Location, Location, Location…

What’s that old adage: The three most important factors for the success of your business are location, location, location. Since my business is computer software, my location is a platform or operating system. Picking a location is an important decision. I’ve picked Mac OS X as mine.

Yeah, I hear you shouting, “But Windows has the majority of the market share!” And that is true. I started writing software before personal computers were popular but just missed having to deal with punch cards. I learned to code on mainframes and minicomputers—some even using a popular OS for the day called UNIX. I got my feet wet with PCs when I was asked to write software on the TRS-80 Model I (affectionately known as the Trash 80) and the Apple ][. My favorite was a hot new platform called CP/M (Control Program for Microcomputers). Then came PC-DOS and MS-DOS. I wrote software on whatever people owned.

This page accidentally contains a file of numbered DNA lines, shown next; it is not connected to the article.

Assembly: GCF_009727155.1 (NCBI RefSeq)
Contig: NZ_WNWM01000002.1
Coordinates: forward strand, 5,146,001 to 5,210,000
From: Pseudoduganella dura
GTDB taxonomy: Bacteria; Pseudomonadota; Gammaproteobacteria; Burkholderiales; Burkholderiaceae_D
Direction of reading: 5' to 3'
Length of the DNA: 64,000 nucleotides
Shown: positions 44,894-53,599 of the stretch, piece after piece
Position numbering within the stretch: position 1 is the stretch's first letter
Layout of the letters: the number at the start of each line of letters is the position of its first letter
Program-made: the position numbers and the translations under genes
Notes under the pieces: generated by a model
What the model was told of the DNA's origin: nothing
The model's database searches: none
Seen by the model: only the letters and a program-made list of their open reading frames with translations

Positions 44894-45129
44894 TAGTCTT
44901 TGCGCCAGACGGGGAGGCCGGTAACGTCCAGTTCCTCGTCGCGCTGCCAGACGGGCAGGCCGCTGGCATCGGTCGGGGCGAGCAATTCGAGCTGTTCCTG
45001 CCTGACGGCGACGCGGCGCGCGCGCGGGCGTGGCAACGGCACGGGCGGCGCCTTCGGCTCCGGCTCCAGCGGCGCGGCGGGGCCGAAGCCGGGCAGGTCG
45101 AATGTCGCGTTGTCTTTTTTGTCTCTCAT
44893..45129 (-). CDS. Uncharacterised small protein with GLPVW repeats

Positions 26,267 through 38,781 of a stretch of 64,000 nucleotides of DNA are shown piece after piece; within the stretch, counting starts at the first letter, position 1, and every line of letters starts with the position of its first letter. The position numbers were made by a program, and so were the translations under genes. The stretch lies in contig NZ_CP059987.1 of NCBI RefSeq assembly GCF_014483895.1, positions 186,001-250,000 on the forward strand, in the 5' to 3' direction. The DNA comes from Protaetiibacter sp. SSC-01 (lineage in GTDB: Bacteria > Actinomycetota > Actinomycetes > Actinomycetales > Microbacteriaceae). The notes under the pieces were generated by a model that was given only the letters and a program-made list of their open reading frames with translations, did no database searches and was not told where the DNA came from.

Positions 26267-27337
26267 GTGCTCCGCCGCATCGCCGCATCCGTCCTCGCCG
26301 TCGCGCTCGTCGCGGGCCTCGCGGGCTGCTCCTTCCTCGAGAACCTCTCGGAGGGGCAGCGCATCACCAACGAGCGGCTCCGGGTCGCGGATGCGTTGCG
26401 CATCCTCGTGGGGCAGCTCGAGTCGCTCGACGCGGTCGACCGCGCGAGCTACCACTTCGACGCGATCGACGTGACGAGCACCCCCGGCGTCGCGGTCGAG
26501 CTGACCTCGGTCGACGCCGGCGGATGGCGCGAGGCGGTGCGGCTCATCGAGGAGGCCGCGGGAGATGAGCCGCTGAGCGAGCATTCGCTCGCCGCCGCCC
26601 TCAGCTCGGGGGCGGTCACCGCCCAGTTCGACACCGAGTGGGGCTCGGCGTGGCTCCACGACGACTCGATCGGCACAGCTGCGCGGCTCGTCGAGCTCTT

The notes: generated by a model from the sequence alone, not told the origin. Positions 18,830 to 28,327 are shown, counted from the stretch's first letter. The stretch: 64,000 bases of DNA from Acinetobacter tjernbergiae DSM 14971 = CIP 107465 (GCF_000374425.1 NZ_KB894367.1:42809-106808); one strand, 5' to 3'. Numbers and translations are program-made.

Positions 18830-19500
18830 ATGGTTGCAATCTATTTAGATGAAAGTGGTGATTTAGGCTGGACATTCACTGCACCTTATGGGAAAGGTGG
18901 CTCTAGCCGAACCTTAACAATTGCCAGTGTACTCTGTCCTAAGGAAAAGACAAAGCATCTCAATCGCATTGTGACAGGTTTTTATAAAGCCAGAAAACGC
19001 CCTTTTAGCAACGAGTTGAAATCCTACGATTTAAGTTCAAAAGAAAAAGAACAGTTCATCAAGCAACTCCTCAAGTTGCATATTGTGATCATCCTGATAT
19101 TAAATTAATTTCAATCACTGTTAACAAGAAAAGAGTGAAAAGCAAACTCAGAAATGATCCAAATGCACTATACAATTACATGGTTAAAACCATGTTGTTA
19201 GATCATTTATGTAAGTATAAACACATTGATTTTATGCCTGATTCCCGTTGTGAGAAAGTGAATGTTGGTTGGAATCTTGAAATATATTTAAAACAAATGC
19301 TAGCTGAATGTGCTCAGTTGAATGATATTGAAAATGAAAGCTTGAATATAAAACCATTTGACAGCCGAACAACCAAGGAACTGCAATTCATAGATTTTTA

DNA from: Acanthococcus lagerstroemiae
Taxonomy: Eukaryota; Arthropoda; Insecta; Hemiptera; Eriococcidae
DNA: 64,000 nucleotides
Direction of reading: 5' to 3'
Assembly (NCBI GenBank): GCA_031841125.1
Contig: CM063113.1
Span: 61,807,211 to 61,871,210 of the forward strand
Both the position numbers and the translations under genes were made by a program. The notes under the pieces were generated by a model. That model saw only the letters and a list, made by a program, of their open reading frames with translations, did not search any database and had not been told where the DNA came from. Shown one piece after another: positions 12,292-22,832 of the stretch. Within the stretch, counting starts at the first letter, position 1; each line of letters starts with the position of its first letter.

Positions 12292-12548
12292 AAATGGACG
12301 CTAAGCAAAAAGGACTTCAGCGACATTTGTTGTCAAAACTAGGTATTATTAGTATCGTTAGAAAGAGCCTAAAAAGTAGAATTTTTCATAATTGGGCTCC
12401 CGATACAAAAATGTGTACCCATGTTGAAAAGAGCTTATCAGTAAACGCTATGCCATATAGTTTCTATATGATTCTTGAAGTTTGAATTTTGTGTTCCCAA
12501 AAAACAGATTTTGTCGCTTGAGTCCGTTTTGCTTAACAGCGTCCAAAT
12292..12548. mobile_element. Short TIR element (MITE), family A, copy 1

My computing world changed when I first saw a Macintosh in January, 1984. The crisp square pixels on the screen and interactive graphics were different than anything else out there. It even made its precursor, the Lisa, look clunky. I bought one of the first ones out and have owned Macs ever since. Around the mid 80’s I did some development on the Mac platform and even released a fairly popular—meaning dozens of copies delivered via bulletin board systems (BBS)—shareware application called Evolution (transformed plain text into columnar data—high tech for the time). Unfortunately, my work was mostly on DOS computers so to bring home the bacon I downgraded my development.

I’ve been writing Windows software for around 14 years and in that time I’ve become less and less a fan of Microsoft. Windows is a programming nightmare. It’s a hodgepodge of technologies and no fun any more. I spend more time fighting quirks in Windows than I do creating features for my products. So, 25 years later I’m back to where I started: writing code for UNIX. This time though it has a clean, graphical interface and runs on a Macintosh.

The bottom line is: You have to love what you do. I love helping people by giving them tools to make their lives better and I love making those products on the Mac. Now if enough people love my products, I’ll be able to get this business off the ground.